Title: The Parker Inheritance
Author: Varian Johnson
Genre: Middle Grade
Publisher: ARTHUR A LEVINE / SCHOLASTIC,
Publication date: March 2018
Hardcover: 331 pages
The letter waits in a book, in a box, in an attic, in an old house in Lambert, South Carolina. It’s waiting for Candice Miller.
When Candice finds the letter, she isn’t sure she should read it. It’s addressed to her grandmother, after all, who left Lambert in a cloud of shame. But the letter describes a young woman named Siobhan Washington. An injustice that happened decades ago. A mystery enfolding the letter-writer. And the fortune that awaits the person who solves the puzzle. Grandma tried and failed. But now Candice has another chance.
So with the help of Brandon Jones, the quiet boy across the street, she begins to decipher the clues in the letter. The challenge will lead them deep into Lambert’s history, full of ugly deeds, forgotten heroes, and one great love; and deeper into their own families, with their own unspoken secrets. Can they find the fortune and fulfill the letter’s promise before the summer ends?
Stand alone or series: Stand alone
How did I get this book: bought
Format (e- or p-): audiobook
I’ve had Varian Johnson’s Middle Grade novel The Parker Inheritance on my TBR since last year – it was a buzzed book that received a lot of praise from major review outlets as well as some of my go-to reviewers and twitterers. But, due to unforeseen personal circumstances and like many other books in 2018, it sat languishing on my TBR until now.
When a couple of weeks ago, it was rewarded both as a 2019 Odyssey Audiobook Honor and a 2019 Coretta Scott King Honor Book at the ALA conference, I knew it was finally time. I listened to the audiobook – and what a journey that was.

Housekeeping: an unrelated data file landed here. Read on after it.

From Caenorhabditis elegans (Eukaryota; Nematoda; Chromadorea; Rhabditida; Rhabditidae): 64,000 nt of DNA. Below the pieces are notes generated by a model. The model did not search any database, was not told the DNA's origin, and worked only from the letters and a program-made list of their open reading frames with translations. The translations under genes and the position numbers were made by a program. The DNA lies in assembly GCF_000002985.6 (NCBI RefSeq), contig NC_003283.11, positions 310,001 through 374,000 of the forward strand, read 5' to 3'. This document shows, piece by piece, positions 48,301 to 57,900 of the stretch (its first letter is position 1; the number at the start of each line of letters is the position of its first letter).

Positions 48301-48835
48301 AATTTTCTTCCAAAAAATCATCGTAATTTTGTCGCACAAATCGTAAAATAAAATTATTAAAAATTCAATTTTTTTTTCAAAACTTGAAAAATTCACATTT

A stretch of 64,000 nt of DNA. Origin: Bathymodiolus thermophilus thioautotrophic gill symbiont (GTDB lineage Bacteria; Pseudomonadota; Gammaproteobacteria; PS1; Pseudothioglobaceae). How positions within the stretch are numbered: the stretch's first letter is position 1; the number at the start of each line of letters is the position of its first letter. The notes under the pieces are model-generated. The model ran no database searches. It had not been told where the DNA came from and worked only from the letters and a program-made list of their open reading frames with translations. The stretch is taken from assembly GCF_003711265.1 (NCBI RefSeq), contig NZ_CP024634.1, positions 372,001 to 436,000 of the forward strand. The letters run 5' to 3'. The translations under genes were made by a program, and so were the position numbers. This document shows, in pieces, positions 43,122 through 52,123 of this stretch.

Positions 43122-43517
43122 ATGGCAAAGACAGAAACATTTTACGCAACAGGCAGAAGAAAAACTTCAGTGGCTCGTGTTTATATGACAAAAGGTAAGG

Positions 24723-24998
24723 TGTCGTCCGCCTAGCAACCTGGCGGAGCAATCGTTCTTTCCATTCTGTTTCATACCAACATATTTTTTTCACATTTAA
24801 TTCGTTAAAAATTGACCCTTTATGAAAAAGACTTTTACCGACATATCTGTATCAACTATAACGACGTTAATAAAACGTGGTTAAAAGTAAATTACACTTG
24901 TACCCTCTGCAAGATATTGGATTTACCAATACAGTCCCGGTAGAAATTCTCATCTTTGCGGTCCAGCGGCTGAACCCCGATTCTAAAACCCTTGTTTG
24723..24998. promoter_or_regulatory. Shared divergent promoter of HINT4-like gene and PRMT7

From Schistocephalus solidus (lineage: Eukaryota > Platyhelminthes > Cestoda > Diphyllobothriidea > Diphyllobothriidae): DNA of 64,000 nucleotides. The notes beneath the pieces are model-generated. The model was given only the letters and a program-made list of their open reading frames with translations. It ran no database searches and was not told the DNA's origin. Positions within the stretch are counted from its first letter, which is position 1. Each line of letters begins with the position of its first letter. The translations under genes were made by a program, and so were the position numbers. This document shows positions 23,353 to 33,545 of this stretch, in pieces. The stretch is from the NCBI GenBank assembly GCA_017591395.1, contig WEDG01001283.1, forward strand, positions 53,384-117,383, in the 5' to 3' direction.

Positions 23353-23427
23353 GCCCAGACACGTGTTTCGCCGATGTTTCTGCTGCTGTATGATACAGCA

Candice Miller’s parents just got divorced and her mother decides they should leave Atlanta and spend the summer in the small town of Lambert, South Carolina at Candice’s late grandmother’s house. One day, Candice finds a letter in the attic, a letter addressed to her grandmother that speaks of a great injustice committed in Lambert’s past and which promises untold riches to the city if only those reading the letter can solve a puzzle. It is then revealed to Candice the truth about her grandmother’s departure from Lambert: when trying to solve the puzzle, she disgraced herself and had to leave town, her reputation as the city’s first African-American city manager in tatters.
Now, Candice is determined to restore her beloved Grandmother’s reputation and to solve the puzzle, as difficult as it is. With the help of her new neighbour Brandon, a young boy who is being bullied at school and is as much of a bookwork as she is. Together, they begin the decipher the clues of the letter.
The Parker Inheritance is a rich, multi-layered book that engages with the historical past as well as the present of African American lives in the South of the US. It also happens to be a fun book with a puzzle at its centre and with a focus on the friendship between two kids. The novel goes back and forth between the harrowing past (with the many characters surrounding the mystery at its core) and the present, with Candice and Brandon’s running against the clock to solve the puzzle.
With a plot that pays homage to The Westing Game by Ellen Raskin and engages in text with both its strengths and shortcomings, The Parker Inheritance goes above and beyond its puzzle-solving storyline. In fact, in my many ways the treasure is the journey itself, not the X at the end of the map.
Without pulling any punches, Varian Johnson allows his main characters to engage full on with the horrors of the past, with the injustices suffered by members of the African-American community in Lambert in the past (and primarily in the late 50s). As you can imagine, the flashbacks in the past were not easy to read – nor should they be. The author also never fails to address the racism and other forms of discrimination happening right now in the US, with a story that also touches on bullying, police brutality, homophobia, the act of passing, forgotten heroes and more.
This is a beautiful story in many ways. It looks at inheritance and legacy, at community and families, at the difference between justice and revenge, at hope and forgiveness and at how people have found different ways to survive and how even good people are fallible. It asks questions that are not easy to answer but it also never fails to surprise, to engage and to make us care for its cast of characters, past and present. Candice and Brandon’s friendship flourishes and grow in a truly touching way. Because of all of this, this book reminded me so much of Rita Williams-Garcia excellent Gaither Sisters series (starting with One Crazy Summer) and that perhaps, it’s a closest, truest comparison than The Westing Game, in my opinion.
Rating: 8 – Excellent